Announced several days ago, the latest plan by T-Mobile brings an end to tiered plans and offers only one, unlimited plan. But after reading the fine print, the EFF says the plan violates net neutrality.
Net neutrality is a topic that deserves its own article. However, the basic principle is that internet service providers and governments should treat all data on the internet the same. They shouldn’t discriminate based on user, content, website, platform, application, hardware or mode of communication. Unfortunately, this goes against the type of rabid capitalism that Silicon Valley holds dear.
The new plan removes tiered data plans and offers unlimited data. It sounds good on the surface, but this does away with cheaper plans, including Pay-As-You-Go. The plan doesn’t cap 4G LTE data based on a monthly allotment. Instead, customers who use more than 26GB of data per month – about 3% – will have their speeds throttled.
Net neutrality activists are more concerned about how T-Mobile will treat streaming video. Customers will have their videos limited to streaming in 480p quality. In order to watch videos in a higher quality, you’ll have to fork over an extra $25/month per line.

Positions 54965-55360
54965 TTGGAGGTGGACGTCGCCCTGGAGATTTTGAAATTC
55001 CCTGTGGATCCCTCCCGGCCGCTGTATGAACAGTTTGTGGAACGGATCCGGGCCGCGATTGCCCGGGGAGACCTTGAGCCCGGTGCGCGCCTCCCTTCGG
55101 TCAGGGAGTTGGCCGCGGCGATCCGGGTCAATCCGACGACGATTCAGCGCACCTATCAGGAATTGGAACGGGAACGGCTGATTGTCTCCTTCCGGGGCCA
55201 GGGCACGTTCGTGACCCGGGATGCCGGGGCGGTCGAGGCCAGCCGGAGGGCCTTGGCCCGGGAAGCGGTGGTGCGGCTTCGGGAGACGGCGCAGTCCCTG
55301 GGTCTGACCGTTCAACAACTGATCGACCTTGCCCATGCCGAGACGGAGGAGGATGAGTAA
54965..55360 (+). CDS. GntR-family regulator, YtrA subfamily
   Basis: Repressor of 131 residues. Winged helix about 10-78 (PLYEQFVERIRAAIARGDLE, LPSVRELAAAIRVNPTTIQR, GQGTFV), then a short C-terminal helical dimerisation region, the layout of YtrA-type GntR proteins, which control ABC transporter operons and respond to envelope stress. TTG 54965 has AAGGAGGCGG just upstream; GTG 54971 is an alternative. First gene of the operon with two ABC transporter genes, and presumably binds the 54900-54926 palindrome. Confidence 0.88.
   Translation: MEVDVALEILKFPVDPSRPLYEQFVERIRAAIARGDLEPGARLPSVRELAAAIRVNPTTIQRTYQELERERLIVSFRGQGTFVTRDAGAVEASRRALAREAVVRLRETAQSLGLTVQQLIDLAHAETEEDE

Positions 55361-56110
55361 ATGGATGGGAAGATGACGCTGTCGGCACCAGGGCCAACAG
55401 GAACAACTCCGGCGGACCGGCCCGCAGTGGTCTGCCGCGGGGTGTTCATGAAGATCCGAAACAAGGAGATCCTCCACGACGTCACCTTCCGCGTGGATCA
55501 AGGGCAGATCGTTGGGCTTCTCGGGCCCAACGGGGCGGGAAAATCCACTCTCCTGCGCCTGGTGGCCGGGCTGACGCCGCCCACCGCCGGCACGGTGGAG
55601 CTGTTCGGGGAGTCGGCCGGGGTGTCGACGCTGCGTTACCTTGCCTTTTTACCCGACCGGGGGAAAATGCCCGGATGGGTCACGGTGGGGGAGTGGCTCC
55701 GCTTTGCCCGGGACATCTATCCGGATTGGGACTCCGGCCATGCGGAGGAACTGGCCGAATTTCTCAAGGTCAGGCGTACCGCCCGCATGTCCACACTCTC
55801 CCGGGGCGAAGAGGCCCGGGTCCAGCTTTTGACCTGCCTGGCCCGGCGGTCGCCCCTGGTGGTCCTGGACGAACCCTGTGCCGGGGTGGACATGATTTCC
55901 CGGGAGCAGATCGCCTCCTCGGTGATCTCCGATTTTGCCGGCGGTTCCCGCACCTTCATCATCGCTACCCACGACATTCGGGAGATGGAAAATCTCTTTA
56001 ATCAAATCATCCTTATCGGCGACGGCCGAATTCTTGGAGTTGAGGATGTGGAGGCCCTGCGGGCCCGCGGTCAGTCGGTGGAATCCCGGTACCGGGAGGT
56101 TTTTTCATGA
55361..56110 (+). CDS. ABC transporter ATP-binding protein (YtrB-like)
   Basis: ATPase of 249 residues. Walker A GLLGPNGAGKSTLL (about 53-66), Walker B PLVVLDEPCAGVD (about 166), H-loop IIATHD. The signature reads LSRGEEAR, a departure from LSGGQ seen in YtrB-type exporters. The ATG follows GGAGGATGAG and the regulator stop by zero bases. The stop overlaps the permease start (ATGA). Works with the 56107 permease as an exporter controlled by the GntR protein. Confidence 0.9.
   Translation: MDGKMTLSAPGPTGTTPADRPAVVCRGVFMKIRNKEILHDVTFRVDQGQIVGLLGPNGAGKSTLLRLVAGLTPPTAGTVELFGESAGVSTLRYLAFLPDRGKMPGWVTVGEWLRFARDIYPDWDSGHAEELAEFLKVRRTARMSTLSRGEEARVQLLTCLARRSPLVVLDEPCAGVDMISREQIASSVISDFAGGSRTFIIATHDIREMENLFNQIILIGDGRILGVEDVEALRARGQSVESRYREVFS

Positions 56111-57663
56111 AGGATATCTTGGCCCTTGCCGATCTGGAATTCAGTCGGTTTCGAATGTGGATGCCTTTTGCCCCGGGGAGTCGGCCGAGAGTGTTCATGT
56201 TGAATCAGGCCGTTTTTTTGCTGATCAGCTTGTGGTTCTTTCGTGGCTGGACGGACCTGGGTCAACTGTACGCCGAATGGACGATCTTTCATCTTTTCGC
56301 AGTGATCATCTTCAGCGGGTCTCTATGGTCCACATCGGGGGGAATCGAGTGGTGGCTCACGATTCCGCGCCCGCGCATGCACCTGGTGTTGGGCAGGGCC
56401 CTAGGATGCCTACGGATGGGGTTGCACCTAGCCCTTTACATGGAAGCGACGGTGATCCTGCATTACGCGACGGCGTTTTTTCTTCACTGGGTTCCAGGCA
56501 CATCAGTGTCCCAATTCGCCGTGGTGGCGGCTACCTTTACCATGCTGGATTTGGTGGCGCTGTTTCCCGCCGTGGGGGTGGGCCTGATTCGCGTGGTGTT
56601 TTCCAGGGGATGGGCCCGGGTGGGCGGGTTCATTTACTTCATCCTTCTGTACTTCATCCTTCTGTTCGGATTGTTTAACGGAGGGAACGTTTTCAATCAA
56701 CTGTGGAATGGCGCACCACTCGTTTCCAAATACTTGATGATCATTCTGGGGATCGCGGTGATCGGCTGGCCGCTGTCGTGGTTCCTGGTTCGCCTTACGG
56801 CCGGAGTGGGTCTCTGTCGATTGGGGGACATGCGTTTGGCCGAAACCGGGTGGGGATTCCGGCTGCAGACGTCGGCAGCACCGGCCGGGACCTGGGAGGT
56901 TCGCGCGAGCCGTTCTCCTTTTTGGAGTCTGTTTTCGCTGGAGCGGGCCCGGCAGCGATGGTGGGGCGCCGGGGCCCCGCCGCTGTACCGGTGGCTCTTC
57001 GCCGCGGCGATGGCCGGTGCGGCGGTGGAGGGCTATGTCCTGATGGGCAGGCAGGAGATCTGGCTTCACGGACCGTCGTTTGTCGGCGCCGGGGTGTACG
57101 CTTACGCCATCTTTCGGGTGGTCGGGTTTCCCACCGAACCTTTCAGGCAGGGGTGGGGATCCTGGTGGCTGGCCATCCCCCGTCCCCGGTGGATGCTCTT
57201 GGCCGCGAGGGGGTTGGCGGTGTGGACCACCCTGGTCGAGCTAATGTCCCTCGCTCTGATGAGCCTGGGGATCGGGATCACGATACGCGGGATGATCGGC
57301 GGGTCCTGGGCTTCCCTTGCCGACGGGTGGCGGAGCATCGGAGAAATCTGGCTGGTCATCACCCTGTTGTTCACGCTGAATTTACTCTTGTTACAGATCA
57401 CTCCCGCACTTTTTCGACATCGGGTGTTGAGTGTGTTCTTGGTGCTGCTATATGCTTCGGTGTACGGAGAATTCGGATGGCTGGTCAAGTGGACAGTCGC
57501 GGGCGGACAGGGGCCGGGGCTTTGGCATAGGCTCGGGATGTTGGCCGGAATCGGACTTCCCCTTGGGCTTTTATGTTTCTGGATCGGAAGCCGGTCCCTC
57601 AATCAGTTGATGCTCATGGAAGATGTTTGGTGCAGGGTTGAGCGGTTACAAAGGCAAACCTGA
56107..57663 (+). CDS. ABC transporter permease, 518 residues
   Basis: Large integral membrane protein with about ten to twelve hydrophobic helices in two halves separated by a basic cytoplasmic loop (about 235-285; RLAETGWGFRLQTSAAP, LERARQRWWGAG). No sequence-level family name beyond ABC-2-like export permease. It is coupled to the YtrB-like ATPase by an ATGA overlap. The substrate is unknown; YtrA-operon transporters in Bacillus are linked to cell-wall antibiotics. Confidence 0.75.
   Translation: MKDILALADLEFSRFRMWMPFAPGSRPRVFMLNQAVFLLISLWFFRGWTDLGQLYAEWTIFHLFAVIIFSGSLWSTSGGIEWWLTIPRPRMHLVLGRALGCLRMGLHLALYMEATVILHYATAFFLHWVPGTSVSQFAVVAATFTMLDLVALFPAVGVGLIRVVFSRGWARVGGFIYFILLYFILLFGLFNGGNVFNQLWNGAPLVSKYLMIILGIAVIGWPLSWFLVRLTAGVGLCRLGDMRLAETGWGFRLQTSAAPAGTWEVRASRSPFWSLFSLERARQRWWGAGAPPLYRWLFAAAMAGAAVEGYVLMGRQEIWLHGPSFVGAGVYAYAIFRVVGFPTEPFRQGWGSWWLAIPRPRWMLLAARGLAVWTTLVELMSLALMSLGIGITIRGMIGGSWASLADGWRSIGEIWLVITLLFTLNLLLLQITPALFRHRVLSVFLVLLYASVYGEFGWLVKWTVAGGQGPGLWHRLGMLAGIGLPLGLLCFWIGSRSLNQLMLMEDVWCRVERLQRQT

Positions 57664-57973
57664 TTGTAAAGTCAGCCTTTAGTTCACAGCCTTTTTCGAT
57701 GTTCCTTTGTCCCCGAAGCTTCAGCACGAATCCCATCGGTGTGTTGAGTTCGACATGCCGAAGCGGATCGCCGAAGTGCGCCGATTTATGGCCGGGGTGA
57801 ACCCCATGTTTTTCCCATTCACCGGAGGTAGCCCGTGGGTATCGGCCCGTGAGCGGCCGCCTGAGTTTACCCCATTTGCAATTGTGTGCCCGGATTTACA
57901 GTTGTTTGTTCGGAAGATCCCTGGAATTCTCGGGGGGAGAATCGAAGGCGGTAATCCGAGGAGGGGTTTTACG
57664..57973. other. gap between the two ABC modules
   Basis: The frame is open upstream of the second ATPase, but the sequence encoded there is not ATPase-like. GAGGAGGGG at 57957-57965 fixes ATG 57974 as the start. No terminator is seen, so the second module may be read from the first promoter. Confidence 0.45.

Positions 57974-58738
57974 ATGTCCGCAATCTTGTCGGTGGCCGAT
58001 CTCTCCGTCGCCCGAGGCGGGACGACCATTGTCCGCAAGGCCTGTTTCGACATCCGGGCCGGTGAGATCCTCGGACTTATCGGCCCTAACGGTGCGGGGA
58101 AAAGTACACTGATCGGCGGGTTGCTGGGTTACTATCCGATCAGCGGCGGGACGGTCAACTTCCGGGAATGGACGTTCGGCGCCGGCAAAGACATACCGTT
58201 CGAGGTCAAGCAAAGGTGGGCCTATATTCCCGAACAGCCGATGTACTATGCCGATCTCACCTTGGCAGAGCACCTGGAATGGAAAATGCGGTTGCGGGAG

Senior staff technologist of the Electronic Frontier Foundation (EFF) told the Daily Dot:
“From what we’ve read thus far it seems like T-Mobile’s new plan to charge its customers extra to not throttle video runs directly afoul of the principle of net neutrality.”
In a bold move, T-Mobile CEO John Legere challenged the EFF, saying:
“Who the fuck are you, anyway, EFF? Why are you stirring up so much trouble, and who pays you?”
— John Legere (@JohnLegere) January 7, 2016
A spokesperson for the FCC said that “the Commission’s informal policy review is ongoing. Chairman Wheeler said the Commission would keep an eye on new developments in this area and we are continuing to do so.”